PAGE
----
Giant Champion Collards Vegetable Garden Seeds
- Taxonomy: Brassica oleracea var. viridis
- Hardiness Zone: Annual 2-10 (Biennial 6-10)
- Days to Maturity: 75-85
- Days to Germination: 5-12
- Seeding Depth: 1/4"
- Plant Spacing: 12-18"
- Plant Height: 10-12”
- Row Spacing: 30"
- Growth Habit: Upright greens
- Soil Type: Moist, organic, composted, well-drained
- Temp Preference: 50-70 °F
- Light Preference: Full sun
- Troubleshooting: No serious diseases but watch for cabbage worms, flea beetles, thrips, aphids, and harlequin bugs.
Seeds Per Package:
- 5 g - Approximately 560 Seeds
- 1 oz - Approximately 8,000 Seeds
- 4 oz - Approximately 32,000 Seeds
- 1 lb - Approximately 128,000 Seeds
- 5 lb - Approximately 640,000 Seeds
- 25 lb - Approximately 3,200,000 Seeds
How to Grow Champion Collards from Seed
Collard greens are a cool-hardy crop best if sown in early spring or late summer. For early starts, begin indoors 4-6 weeks prior to final frost or, for a fall harvest, sow 3-4 weeks before first frost. Sow 2-3 seeds 1/4” deep per cell or 4” apart in the garden in organic, well-drained soil with a pH of 6.0-6.5. Germinates in 5-12 days, thinning out best starts every 12-18” once true leaves establish. Water regularly to keep collard greens from drying and becoming bitter, but do not oversaturate causing mold, mildew, and rot. Collards thrive from a composted soil bed and require little fertilizing throughout the season unless leaves begin to yellow.
How to Harvest Champion Collards
About 8-10 weeks after transplanting, collards are ready for harvest. Like with many “cut and come again” crops, harvest frequently to boost production. Collard leaves can be harvested at any size based on preference, but larger leaves become more coarse and bitter. Entire plants may be harvested whole, or simply pick the leaves from the bottom as needed to allow further production. For best flavor, allow greens a frost or two before harvesting.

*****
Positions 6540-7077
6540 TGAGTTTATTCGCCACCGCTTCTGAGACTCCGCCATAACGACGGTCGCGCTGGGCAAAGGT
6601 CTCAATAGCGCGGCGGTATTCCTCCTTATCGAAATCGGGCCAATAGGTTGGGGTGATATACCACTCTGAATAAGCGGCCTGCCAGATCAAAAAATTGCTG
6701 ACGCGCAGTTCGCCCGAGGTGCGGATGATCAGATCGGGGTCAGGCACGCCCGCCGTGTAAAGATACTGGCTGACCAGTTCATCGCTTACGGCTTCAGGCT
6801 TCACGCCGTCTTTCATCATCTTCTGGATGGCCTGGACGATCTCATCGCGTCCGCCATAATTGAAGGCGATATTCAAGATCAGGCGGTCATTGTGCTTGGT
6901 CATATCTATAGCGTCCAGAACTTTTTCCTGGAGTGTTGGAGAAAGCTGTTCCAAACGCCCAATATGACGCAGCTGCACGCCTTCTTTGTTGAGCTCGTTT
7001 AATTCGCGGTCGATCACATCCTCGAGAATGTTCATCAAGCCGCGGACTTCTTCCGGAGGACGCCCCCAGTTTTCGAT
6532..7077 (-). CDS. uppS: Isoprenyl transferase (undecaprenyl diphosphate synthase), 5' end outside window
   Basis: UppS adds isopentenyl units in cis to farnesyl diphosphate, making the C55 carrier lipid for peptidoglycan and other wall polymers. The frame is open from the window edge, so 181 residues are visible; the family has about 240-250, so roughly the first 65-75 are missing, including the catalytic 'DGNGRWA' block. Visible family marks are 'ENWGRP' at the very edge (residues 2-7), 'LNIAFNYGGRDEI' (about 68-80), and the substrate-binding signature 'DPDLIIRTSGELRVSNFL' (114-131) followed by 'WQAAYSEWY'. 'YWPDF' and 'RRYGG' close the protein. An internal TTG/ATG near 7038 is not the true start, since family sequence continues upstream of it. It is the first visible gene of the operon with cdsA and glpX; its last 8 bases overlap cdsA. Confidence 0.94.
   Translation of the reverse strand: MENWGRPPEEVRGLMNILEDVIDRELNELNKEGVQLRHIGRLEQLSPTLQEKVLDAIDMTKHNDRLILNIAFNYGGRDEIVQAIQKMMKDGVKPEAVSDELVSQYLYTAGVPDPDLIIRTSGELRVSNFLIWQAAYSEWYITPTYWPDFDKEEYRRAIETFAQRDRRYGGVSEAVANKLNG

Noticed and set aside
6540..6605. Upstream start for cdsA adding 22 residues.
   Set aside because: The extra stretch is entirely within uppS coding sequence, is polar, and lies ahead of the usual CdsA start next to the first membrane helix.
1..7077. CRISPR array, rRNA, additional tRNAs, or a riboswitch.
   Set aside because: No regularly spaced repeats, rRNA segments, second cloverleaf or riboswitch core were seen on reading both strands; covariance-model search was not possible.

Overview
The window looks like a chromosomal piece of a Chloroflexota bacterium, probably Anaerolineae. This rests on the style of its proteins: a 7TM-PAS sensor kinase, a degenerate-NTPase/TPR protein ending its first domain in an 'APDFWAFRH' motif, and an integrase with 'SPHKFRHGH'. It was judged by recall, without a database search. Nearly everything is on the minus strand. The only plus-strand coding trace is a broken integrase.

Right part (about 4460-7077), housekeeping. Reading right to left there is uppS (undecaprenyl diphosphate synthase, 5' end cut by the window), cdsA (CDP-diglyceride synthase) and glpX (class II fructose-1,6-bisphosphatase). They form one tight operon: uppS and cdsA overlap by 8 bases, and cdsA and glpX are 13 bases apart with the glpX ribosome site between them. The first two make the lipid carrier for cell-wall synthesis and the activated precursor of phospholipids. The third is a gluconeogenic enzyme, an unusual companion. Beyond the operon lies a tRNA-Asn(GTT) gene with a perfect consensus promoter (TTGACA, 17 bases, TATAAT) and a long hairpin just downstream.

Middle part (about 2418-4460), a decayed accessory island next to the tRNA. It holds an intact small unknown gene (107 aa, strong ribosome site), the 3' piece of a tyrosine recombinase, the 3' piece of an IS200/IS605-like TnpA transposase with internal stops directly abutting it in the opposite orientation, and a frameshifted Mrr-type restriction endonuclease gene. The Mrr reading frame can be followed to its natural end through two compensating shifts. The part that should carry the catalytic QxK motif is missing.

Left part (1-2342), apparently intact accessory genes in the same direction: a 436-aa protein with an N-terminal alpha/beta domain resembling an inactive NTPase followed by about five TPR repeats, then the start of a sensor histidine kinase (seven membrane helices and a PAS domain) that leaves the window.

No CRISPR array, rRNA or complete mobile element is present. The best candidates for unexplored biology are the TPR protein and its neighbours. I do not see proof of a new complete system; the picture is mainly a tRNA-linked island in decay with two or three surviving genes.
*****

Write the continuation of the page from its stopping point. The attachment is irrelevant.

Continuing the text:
About Champion Collards Seeds
- A Vates type collard green with dark green leaves
- Disease and bolting resistant
- A great choice for fall as Champion has excellent frost resistance
- Ideal for late winter planting
- Produces very large plants so leave lots of room!
Cultivated at Virginia Tech’s renowned Virginia Agricultural Experiment Station, Champion is an improved cultivar of the prolific and heavy-yielding Vates collard greens. Higher tolerance to disease and extremes than any other member in the cabbage family, Champion has been crossed to delay bolting from the heat, keeping greens from becoming bitter.
Collard greens are a broadleaf Brassica, relative to the similar-tasting broccoli, cabbage, and kale. And its nutrient-dense relatives, collard greens are cold hardy and even thought to taste best after a light frost or two. Collards grow a similar look and texture to kale and cabbage leaves, yet boast a far more tender, silkier, and leafier green. Like broccoli and kale, collards are a “cut and come again” crop that will continue to deliver well into the fall.